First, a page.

By C. Grell
An alluring selfie on Instagram gets thousands of likes. The bikini model on the cover of Cosmo, the one we once thought was obscuring the image of real women, has been replaced with a plethora of superficiality online. Whose fault is this? Is it a fault? Or is it a shift in our society that we need to pay attention to? The correlation of the increase in suicide rates and depression is a red flag that no one is paying attention to.
As a society, after a tragedy, we always hear we did not know this person was unhappy. But do you really care to help? We are so focused on our own lives that our so-called friends are out of our sphere of genuine care. What if that person is crying out for help? Would you help? Even though we complain that our society shares too much on social media, we are still missing (or ignoring) the red flags. It’s not about blame, it’s about root cause.
We are busy, we are disconnected, and we are inconsiderate. How many times have you replied to a text message saying you’re busy? How many times have you blatantly ignored a message? How many times have you given a pseudo message with a caveat that you’re in the middle of doing something or getting ready to?
The fact is, the numerous alluring selfies is not just a sign of attention, but of loneliness. Amidst hundreds of connections online, the general consensus is there are not many genuine connections for that person to call at 2 am. But let’s say you do put it out there, you make that call, you push the envelope, you send that message. What happens when there’s nothing? From what I have seen, that person is trying to reach one person or particular people. It may help if they get support from whoever might be listening, but usually, that help is rejected.
A case in point is this young girl I know. Broke up with her boyfriend, no guidance from family to steer her towards a good education, no traditional ingrained values, environment of worry, fear and no excitement or happiness, and a passive family system of she’s just drama. She is crying out for help on social media, self-diagnosed as mentally ill, taking loads of anti-depressants, yet everyone thinks she’s just looking for attention. Of course, she is! But why?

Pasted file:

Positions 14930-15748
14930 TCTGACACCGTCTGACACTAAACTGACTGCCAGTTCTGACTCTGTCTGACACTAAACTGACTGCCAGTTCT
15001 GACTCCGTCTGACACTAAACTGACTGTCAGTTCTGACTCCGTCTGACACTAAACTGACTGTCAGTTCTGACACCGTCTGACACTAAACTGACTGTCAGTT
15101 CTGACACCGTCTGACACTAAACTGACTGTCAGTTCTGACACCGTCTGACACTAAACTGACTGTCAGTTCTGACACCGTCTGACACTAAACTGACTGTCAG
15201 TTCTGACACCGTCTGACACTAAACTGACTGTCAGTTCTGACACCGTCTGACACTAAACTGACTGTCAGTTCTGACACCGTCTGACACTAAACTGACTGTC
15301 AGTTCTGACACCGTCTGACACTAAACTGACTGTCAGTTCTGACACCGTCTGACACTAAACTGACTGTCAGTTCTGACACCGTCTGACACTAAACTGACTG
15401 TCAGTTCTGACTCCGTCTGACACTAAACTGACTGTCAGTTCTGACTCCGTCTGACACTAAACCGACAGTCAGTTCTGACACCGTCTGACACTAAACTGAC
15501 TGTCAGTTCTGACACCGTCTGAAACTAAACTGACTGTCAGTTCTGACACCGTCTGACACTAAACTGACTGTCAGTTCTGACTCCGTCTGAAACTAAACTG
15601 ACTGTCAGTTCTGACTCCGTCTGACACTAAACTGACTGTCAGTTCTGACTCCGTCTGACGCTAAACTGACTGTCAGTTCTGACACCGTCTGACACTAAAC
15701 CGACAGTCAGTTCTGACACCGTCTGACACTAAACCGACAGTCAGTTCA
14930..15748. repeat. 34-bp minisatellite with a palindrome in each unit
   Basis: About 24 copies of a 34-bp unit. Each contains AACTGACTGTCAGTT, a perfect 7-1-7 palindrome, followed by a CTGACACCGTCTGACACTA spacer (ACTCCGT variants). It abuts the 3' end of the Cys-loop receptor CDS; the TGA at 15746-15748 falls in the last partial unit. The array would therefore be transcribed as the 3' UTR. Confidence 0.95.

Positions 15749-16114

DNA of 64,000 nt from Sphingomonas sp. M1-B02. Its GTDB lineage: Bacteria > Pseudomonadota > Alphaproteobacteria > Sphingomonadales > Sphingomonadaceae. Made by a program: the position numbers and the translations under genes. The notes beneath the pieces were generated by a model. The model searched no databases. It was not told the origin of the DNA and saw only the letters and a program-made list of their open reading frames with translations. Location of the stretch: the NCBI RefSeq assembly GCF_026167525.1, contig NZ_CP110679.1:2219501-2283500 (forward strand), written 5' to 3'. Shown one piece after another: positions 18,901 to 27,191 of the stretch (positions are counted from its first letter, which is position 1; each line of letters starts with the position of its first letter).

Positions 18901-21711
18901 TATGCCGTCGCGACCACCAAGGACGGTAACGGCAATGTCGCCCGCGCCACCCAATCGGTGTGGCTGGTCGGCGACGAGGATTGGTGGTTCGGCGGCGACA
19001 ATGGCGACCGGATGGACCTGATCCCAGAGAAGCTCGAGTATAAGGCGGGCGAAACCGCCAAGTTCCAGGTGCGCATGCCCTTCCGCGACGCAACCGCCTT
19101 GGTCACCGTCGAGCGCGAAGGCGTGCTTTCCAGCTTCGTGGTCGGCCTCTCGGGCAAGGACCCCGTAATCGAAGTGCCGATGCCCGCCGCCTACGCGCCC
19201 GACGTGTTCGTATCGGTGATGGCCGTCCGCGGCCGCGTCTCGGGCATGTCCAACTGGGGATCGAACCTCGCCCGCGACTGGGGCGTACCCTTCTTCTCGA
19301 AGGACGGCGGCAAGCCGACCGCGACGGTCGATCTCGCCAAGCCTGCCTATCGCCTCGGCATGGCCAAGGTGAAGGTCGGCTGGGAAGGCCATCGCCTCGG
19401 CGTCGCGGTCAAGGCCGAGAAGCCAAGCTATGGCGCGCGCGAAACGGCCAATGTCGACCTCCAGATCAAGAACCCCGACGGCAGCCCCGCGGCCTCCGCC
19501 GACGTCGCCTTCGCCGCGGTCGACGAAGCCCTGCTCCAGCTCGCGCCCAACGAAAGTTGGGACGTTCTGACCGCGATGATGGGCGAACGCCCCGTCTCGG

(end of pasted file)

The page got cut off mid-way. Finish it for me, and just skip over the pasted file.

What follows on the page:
Do not make connections if you don’t have time to invest
The root cause is the environment. We cannot blame a person because of something that is brought upon them. The key is helping that person to alleviate themselves from the situation. Why is it hard for that person to get help? They seek validation or justification from that which hurt them the most. So, what do we do now? We change our attitudes. We become cognizant that everyone we connect with matters. Do not make connections if you don’t have time to invest. Don’t connect with others when you’re bored and ignore or reject them when you’re living life to your fullest. You may be all they have in their life, not just their boring times. Be considerate of people’s feelings. If people felt loved and cared for, they will be happy.
The flip side to the alluring selfie is the most dangerous side. The side where you see and hear nothing. A once vibrant person suddenly shuts down. Nothing to prove, total retraction, a silence that no one pays attention to. Out of sight, out of mind. Isolation with nothing and no one. By this time this person has more or less shut everyone out. Be present before this. Be considerate of the people you connect with.
We live in a selfish society where people are left hanging because they are treated as disposable. It’s a superficial world of “likes” and cliched comments, memes, and inspirational quotes that replace real interaction. You hit the shutdown button and lives are put on hold. You make excuses by saying my phone was dead or shut off, or I was driving and could not respond. We center our communication by the use of a device or an app that we’re no longer on. Or worse yet, to realize we are living in a different time, a time where people have their real families and an alternate world of disposable acquaintances. As the world is shrinking in the sense of online activity, we need to know our limits and our responsibilities within this sphere. Your actions can do one of two things, it can make someone happy or it can leave them sad. We all have a part to play, lets always do the right thing.